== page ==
“…It’s crazy, but it just might work.”
(*triumphant montage set to ABBA*)
This isn’t a criticism, by the way. There’s something infinitely cathartic about a clever person using ingenuity to solve a formerly intractable problem, provided it’s lucidly explained, and they don’t cheat overmuch in the solution. The Martian is strong on all these points, and in fact it really only runs into trouble when it’s not being glib and breezy.
Much is made of NASA honcho Jeff Daniels’ initial decision not to tell the crew that Matt Damon is alive on their long journey back to Earth. I guess Ridley Scott and Drew Goddard (or maybe it was in the book, I don’t know) figured the vastness of space and a planet inherently hostile to all life weren’t enough of a challenge and had to throw in a “tight-assed, image-conscious functionary” character for good measure. Many tense boardroom meetings ensue over whether to tell the crew about Matt Damon, and honestly WHOOOOOO CAAAAAAARES. There’s a dude on Mars growing potatoes in his own sh*t and a whole crew of sexy physicists on Earth trying to get him home (one of whom is named “Mindy Park,” who is, hilariously, a blonde white girl, played by Mackenzie Davis and her perfect lips, of Halt And Catch Fire fame). Do we really have 25 minutes to spend pretending to care about the crew’s feewings?
I guess they needed a reason for Jessica Chastain to scowl and tear up, and become fiercely determined and eventually triumph. I don’t know if she takes herself way too seriously in real life, but every single one of her characters does.
There’s also a running joke about Matt Damon’s character having to suffer Jessica Chastain’s character’s awful taste in music (she loves disco, lol!). It’s one of The Martian’s most shoehorned-feeling bits in a movie that’s otherwise shockingly successful at incorporating light moments into a survival story without it feeling phony. And I suppose it excuses Ridley Scott for setting a montage to “Waterloo” by ABBA, but it doesn’t excuse him using “Love Train” over an end-credits montage, which is one of the worst musical choices I’ve seen in ten years. Jesus, man, you know that’s a f*cking Coors Light commercial, right? All in all, The Martian has the most nauseatingly on-the-nose musical selections since Flight. Yes, there’s Bowie in it, and not even “Life On Mars.”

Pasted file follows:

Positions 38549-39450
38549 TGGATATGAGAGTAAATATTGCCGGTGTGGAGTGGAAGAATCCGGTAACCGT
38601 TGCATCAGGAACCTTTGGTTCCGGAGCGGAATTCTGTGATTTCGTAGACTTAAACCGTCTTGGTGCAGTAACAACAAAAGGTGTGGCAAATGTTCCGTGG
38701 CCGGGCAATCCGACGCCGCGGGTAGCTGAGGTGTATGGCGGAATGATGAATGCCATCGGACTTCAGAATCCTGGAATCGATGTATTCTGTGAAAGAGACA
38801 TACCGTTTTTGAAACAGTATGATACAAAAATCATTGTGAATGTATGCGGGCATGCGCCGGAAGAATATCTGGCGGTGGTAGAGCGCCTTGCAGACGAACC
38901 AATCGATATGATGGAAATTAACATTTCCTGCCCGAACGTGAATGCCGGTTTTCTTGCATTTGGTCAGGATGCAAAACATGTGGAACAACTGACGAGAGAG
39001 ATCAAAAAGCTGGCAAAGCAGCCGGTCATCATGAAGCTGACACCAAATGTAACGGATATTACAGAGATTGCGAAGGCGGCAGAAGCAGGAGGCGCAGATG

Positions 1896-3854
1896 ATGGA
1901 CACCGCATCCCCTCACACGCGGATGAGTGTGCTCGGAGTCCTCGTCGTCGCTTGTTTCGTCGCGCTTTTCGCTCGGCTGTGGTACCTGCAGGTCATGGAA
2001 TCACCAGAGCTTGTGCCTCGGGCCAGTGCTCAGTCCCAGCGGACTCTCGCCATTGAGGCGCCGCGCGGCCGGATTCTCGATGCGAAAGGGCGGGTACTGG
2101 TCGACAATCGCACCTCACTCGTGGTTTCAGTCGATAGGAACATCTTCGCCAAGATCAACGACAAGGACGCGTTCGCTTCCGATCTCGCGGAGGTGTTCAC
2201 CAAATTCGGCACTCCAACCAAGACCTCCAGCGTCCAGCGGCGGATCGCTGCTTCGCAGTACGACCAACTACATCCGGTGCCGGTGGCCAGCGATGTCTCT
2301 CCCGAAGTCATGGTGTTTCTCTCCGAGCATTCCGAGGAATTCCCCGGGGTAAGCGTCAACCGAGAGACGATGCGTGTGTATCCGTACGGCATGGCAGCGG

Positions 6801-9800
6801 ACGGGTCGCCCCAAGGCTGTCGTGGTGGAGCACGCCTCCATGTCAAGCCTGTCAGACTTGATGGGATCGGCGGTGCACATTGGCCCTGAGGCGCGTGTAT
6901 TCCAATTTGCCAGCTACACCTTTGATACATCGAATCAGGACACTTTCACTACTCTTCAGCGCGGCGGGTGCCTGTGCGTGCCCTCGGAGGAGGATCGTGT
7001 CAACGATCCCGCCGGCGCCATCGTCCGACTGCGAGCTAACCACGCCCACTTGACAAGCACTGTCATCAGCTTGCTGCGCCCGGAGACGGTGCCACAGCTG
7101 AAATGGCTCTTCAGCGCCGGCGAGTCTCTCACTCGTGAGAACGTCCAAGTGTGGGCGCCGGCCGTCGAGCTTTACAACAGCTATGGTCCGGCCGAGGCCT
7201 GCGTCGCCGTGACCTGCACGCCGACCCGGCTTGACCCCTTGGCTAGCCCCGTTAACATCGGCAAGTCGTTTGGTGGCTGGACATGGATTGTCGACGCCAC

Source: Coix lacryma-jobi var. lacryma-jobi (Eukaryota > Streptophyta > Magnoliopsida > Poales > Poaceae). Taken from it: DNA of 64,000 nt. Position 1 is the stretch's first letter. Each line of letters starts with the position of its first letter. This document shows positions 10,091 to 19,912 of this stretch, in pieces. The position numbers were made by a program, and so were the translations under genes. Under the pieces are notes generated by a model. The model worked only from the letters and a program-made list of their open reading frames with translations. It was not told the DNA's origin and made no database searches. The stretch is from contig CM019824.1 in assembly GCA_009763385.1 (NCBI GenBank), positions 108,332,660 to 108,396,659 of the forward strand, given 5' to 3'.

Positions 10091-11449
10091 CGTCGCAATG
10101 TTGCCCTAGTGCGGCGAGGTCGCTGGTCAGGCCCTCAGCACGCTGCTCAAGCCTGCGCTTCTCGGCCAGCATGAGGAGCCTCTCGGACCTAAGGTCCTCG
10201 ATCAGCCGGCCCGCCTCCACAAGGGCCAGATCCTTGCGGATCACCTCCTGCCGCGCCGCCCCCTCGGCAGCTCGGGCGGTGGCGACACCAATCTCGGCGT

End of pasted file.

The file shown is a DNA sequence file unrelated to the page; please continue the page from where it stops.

The Martian is, for the most part, syrupy cinematic pop that only occasionally edges into saccharine, but there’s one scene — a space dance that’s overtly similar to Gravity, but a symbolic cousin to the trash compactor scene in Toy Story 3 — that actually makes you feel as well as smile. It’s not even close to original, but it’s universal, and beautifully done, which is probably more important. Sort of The Martian in a nutshell. It’s not great, but it’s likable.
Vince Mancini is a writer and comedian living in San Francisco. A graduate of Columbia’s non-fiction MFA program, his work has appeared on FilmDrunk, the UPROXX network, the Portland Mercury, the East Bay Express, and all over his mom’s refrigerator. Fan FilmDrunk on Facebook, find the latest movie reviews here.